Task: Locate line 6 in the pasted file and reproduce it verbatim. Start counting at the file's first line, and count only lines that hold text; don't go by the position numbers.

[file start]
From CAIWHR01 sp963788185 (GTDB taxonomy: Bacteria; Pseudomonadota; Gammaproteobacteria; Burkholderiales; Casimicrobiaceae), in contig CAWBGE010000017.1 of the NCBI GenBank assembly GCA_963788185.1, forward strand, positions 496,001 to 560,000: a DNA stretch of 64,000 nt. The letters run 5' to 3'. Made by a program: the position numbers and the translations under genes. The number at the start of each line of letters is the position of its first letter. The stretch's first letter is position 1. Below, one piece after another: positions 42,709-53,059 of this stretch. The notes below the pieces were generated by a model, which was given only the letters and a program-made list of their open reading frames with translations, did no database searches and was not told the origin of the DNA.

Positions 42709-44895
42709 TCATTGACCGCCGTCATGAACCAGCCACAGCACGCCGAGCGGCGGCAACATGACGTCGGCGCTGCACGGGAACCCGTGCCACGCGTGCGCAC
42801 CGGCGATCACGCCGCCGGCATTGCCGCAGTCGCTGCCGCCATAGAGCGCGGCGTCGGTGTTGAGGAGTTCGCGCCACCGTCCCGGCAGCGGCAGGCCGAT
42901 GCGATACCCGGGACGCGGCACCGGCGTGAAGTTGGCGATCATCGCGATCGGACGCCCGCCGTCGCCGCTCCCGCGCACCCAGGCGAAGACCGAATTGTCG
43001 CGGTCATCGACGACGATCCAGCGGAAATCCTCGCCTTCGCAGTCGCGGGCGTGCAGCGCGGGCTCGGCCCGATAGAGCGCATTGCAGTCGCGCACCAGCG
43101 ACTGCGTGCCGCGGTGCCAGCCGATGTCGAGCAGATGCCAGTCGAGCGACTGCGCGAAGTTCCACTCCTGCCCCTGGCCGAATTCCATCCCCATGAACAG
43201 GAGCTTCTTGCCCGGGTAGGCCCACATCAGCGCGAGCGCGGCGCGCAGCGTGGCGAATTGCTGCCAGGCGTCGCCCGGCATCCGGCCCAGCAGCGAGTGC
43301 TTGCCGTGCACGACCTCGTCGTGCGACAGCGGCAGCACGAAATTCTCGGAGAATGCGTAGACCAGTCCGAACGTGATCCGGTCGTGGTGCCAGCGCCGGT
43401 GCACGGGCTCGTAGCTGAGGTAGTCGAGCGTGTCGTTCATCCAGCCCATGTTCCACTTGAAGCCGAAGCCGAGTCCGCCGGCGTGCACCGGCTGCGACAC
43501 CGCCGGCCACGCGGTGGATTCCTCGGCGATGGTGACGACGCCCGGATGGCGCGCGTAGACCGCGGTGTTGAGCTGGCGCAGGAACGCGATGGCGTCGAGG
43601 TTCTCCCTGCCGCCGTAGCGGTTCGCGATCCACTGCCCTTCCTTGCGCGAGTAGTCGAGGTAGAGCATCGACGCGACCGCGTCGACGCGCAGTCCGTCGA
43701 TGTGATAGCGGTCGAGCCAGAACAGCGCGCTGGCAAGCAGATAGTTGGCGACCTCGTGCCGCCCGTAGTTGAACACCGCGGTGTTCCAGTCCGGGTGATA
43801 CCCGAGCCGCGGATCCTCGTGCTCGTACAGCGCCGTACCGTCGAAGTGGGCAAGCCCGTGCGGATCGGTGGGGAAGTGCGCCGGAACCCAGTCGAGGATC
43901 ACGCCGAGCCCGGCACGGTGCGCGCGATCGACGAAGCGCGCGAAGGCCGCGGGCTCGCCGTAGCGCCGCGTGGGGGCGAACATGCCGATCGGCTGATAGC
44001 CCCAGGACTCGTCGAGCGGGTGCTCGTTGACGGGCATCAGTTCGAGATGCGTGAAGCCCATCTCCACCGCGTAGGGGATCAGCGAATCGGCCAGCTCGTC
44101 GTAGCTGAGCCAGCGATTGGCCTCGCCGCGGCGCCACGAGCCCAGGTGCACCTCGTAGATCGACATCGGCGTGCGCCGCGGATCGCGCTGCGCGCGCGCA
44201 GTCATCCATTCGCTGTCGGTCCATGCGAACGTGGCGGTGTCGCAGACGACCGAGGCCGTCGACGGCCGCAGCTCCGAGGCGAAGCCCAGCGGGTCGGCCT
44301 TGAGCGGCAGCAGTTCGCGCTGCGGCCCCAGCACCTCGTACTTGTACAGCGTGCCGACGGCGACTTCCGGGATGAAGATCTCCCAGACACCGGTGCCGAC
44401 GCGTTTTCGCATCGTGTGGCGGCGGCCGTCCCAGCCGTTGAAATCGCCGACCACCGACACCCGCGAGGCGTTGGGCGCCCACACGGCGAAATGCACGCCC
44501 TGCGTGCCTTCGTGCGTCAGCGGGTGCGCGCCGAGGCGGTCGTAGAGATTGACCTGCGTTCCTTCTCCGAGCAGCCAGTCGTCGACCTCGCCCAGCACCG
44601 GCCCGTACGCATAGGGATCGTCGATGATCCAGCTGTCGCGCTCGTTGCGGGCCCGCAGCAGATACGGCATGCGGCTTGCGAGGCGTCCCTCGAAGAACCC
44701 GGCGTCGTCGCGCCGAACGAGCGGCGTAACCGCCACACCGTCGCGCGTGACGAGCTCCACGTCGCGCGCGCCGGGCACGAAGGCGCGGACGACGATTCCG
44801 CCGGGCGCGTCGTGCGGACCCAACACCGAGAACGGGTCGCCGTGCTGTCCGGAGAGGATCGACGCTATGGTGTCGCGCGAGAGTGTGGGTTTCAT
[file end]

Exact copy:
43001 CGGTCATCGACGACGATCCAGCGGAAATCCTCGCCTTCGCAGTCGCGGGCGTGCAGCGCGGGCTCGGCCCGATAGAGCGCATTGCAGTCGCGCACCAGCG